History

Chapel Street was the first street in the United Kingdom to be lit by gas way back in 1806 and was one of the main roads in the country, making up part of the A6 from London to Glasgow.

Today it is home to artists’ studios, Salford Museum and Art Gallery, The University of Salford, great pubs and an ever-increasing number of businesses and brand new residences, meaning this historic area has an equally bright future. The walk begins on Blackfriars Bridge, which crosses the River Irwell and connects Manchester with its neighbouring city, Salford.

This bridge was opened in 1820 and connects Salford with Manchester city centre. To your right is Victoria Bridge, which stands on the site of the original Salford Bridge. The bridge was the scene of one of the first battles of the English Civil War. During the war, Salford was strongly Royalist while Manchester was Parliamentarian. The siege of Manchester in September 1642, which started the Civil War, was launched from Salford, with between 3,000 and 4,000 Royalists attacking the town. The battle raged on Salford Bridge and on into Deansgate, where the first casualty of the war, Richard Percival, was shot dead. The attack eventually failed and the siege was lifted in October of the same year.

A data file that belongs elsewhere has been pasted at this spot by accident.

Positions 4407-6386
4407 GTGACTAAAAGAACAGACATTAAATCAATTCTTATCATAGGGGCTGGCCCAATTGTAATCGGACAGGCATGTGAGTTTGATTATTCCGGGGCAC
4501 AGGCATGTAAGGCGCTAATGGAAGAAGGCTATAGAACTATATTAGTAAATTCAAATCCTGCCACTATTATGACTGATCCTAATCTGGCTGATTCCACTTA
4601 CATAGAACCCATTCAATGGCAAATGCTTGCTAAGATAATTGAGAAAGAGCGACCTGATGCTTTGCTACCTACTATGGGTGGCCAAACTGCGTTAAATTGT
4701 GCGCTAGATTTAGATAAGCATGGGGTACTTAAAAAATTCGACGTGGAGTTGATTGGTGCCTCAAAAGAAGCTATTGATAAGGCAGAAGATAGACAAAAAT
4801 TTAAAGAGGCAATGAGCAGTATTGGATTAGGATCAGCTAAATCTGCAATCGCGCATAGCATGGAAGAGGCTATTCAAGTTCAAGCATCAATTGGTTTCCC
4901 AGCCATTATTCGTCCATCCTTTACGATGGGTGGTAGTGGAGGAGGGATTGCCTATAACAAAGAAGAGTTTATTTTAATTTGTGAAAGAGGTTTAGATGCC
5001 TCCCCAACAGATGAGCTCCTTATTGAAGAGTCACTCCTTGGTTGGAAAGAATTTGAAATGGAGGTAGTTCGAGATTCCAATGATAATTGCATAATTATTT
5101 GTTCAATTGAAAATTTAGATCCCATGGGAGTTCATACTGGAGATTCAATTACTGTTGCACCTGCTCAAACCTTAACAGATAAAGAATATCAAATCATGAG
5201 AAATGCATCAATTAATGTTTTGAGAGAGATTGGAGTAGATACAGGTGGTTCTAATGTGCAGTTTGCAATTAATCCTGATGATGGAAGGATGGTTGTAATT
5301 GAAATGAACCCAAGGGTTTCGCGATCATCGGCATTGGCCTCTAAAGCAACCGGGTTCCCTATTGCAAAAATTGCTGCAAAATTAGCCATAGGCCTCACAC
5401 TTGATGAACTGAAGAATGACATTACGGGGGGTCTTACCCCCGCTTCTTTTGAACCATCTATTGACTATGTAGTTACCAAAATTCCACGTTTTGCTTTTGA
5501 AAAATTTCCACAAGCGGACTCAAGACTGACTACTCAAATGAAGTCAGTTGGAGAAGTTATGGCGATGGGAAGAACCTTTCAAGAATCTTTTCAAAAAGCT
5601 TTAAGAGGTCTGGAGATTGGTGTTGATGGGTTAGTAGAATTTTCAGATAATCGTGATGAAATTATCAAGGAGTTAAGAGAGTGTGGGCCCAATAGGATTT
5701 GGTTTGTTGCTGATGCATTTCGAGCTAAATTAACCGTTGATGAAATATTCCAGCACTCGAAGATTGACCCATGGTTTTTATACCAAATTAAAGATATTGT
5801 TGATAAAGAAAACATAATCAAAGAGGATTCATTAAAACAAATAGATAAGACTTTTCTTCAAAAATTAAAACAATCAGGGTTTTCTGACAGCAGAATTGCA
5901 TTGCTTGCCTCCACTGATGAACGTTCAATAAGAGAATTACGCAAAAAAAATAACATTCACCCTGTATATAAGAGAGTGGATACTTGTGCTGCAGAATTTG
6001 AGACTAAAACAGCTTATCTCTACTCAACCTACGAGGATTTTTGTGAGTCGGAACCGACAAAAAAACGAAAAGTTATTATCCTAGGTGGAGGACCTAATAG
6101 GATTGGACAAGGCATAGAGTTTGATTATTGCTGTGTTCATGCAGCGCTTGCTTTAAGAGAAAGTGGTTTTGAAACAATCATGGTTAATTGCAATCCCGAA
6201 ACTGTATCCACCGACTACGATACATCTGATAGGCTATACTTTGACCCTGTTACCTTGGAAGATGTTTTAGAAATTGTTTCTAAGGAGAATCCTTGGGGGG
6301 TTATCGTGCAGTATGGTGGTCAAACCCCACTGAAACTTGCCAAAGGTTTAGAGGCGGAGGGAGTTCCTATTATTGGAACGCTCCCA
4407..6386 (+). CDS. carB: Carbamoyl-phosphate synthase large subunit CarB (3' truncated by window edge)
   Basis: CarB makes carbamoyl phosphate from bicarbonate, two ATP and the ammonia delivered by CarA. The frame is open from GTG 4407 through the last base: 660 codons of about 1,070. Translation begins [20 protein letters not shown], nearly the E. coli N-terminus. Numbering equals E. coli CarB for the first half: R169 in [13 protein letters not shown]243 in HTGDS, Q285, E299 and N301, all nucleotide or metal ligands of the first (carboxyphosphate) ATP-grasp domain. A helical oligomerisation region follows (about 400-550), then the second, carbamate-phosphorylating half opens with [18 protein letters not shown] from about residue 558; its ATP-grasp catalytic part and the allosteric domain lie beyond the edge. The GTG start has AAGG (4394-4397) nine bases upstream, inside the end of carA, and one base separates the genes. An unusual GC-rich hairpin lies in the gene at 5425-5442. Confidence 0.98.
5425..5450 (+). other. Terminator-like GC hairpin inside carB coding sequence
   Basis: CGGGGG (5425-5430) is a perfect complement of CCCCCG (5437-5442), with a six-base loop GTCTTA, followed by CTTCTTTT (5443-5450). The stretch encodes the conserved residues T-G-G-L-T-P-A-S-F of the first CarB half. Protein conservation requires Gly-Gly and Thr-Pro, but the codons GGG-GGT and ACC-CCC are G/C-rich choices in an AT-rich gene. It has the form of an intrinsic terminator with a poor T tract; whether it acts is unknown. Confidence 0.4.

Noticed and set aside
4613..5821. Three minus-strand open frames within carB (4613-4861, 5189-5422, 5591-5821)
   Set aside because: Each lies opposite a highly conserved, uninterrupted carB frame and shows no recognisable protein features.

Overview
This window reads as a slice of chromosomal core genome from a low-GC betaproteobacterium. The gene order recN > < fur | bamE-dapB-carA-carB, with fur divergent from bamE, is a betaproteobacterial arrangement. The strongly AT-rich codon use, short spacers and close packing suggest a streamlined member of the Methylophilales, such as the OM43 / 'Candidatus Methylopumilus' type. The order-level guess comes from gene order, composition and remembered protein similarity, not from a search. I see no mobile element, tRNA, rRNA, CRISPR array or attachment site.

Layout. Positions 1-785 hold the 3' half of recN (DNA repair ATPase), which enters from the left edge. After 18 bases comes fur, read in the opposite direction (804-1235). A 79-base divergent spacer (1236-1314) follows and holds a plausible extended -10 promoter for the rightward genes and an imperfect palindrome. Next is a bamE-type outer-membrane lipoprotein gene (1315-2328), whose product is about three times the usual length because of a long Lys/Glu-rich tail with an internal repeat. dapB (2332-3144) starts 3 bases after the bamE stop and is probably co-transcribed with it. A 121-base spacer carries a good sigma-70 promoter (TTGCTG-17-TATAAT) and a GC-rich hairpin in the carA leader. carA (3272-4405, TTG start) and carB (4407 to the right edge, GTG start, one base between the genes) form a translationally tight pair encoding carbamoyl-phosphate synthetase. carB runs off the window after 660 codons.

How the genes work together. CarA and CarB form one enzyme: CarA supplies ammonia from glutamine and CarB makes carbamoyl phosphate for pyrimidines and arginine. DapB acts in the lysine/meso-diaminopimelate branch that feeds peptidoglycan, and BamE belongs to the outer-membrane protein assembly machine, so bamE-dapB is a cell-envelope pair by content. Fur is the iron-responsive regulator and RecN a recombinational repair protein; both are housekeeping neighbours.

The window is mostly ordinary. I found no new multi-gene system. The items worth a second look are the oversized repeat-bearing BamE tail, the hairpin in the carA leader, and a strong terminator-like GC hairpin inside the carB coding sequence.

On the opposite side of Blackfriars Bridge, look left towards the newest link from Manchester to Salford, the Trinity Bridge. Designed by Santiago Calatrava, the bridge, which opened in 1995, connects the Lowry Hotel with Manchester’s central business district.

To your left on the corner of Blackfriars Bridge and Chapel Street is the Black Lion Hotel, which was the birthplace of the Showmen’s Guild of Great Britain, as it became known, was recognised as the trade association for the travelling funfair business.